The 2018 Toxicology Headache: Where It's At And Where It's Going

2018 has seen its fair share of changes for Laboratory Billing. However, Toxicology is not one of those areas.

In our experience, many labs stumble through the billing cycle, and toxicology is the perfect example of Murphy's Laboratory Law:

Murphy's (Laboratory) Law - Anything that can be denied...will be denied.

As per our prediction in 2017, Toxicology has continued its convoluted processing trend.

Below, we will cover how to navigate the current payer trends to help you strategize how to maximize your revenue in 2018.

But what about 2018? What do the major areas of Distribution and Payer Requirements look like this year?

Distribution (and a lack thereof)

First of all, the varying standards by which payers pay for lab distribution levels are nearly impossible to navigate.

Per the explicit Medicare (MCR) guidelines, most confirmations should never hit level 2, but the issue here is that most labs struggle to fulfill this requirement.

However, the large majority of labs have a high distribution of their confirmations at levels 3 and 4, which only aids to increased scrutiny from the CMS.

This leads to increased chances of being audited, or worse, OIG investigations.

Second, you then have to examine your billing practices to ensure certain CMS requirements are met with testing.

For instance, there should be a certain percentage of screens that have no confirmation billed for them, even if the lab runs the confirmation automatically with the screens.

This places offending labs at risk when the numbers vary (which they often do as labs seek payment from payers).

It's as if labs are forced into self-limiting shackles in an attempt to avoid an audit but also makes them break the shackles by just seeking proper reimbursement for their testing.

Then, once you find the balance between having your tests distributed at the right levels but also avoiding auditing attention, you then have to navigate the payers and their ever-changing processing habits.

To Pay Or Not To Pay: Insurance Company Difficulties

Insurance companies are still attempting to make your billing team lose their hair as quickly as possible, and that shouldn't change any time soon.

Tensions have been rising between payers and labs for a time now, and the internal processes you implement are critical to ensuring your lab avoids lawsuits while receiving proper reimbursement at the same time.

What should you look out for?

One main aspect to focus on is which payers pay certain levels.

Ultimately, most payers shouldn't bill above level 2 anyways since their coding policies often state confirmations are billable when inconsistent results are confirmed.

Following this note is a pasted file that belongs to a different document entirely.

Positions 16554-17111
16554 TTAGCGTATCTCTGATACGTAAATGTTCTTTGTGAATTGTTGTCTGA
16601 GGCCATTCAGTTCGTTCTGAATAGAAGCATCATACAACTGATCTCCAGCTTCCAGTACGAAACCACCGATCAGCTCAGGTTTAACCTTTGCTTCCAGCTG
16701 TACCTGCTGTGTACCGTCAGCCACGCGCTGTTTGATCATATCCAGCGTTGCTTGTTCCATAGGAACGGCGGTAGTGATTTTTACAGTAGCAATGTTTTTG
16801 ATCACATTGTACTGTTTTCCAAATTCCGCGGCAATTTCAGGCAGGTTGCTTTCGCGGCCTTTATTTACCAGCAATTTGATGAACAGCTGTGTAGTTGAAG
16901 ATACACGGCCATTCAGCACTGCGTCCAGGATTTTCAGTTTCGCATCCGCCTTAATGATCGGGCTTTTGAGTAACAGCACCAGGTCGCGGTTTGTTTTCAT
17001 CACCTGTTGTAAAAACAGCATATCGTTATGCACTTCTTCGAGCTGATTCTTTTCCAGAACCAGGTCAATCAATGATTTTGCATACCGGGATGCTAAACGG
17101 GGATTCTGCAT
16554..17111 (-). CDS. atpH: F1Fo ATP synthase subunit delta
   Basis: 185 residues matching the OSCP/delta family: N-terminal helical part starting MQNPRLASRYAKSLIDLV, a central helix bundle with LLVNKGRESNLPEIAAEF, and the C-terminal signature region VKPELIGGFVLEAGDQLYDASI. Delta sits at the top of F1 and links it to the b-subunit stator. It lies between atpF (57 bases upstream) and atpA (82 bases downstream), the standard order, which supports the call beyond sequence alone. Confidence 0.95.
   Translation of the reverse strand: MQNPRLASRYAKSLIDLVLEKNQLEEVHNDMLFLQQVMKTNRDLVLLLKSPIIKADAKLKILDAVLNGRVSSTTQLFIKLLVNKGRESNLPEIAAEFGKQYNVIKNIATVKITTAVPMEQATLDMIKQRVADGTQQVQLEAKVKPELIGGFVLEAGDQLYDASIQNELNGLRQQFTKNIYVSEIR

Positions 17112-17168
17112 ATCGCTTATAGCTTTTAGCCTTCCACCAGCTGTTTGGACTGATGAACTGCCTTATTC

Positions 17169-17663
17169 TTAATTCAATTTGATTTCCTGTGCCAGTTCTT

As an example, If inconsistent results are obtained the odds are that very few patients will test positive for 15-25 inconsistent drugs at a time.

Therefore, the preparations by payers to avoid this rare occurrence have rendered level processing extremely difficult.

This doesn't stop them, nor does it make your billing processes any easier when they send back denied claims.

Past this, certain payers will, as mentioned before, pay certain levels where others won't.

Others will rely strictly on medical necessity requirements to be met before payments are made.

Now, insurer trends are shifting to where payers (often categorically) request medical records to establish medical necessity for higher level codes.

This then causes strain on your billers to either fax over medical records with each and every claim or to wait for the denial to then send records in the hopes that timely filing will be met.

Medicare Rules And Which Payers Actually Follow Them

Medicare has typically set a standard of which payers should follow, but in all actuality very few payers do. 

Of the 4 largest national commercial carriers (Aetna, Cigna, Humana, and UnitedHealthcare) only 1 follows Medicare guidelines.

As a ripple effect from this fact, smaller payers follow the bigger payers and most vary in some way.

This trend means issues are thrown into your billing cycle through various methods.

Review the major issues below:

2018 Toxicology Laboratory Billing Trends for  

These typically act as the proverbial stick in the spokes of your revenue cycle.

Even when everything goes right when getting the claim out of the door, you still have issues with payers not doing what they say.

Take Medicaid of North Carolina for instance. Med. NC's policy in 2017 stated they would only accept G0477-G0479 for screening. 

However, midway through the year showed the opposite. They were only paying 80305-80307.

Many payers now are actually requiring pre-authorization for testing (which MCR does not).

This trend seem's to be trickling down as most payers follow big payers (rather than MCR). 

Major Takeaways for 2018 Toxicology 

Aside from consistent headaches courtesy of payer insanity, many trends are continuing in the same direction.

  • Medicare will push guidelines that are rarely followed well enough to optimize your billing cycle.
  • Payers that adhere to their coding policies will rarely structure them with any cohesive strategy for your lab to process its claims.
  • Then there are payers that will disregard their policies, and leave labs behind to play catch-up.

Expect trends to continue in their current direction.

While not the brightest point, knowing where the trends are going helps you adjust to them to maximize your revenue cycle.

The management is getting more and more difficult, and this leaves lab executives struggling to manage.

Follow our blog to keep your lab ahead of the curve on payer trends, lab management strategies to improve your revenue cycle!

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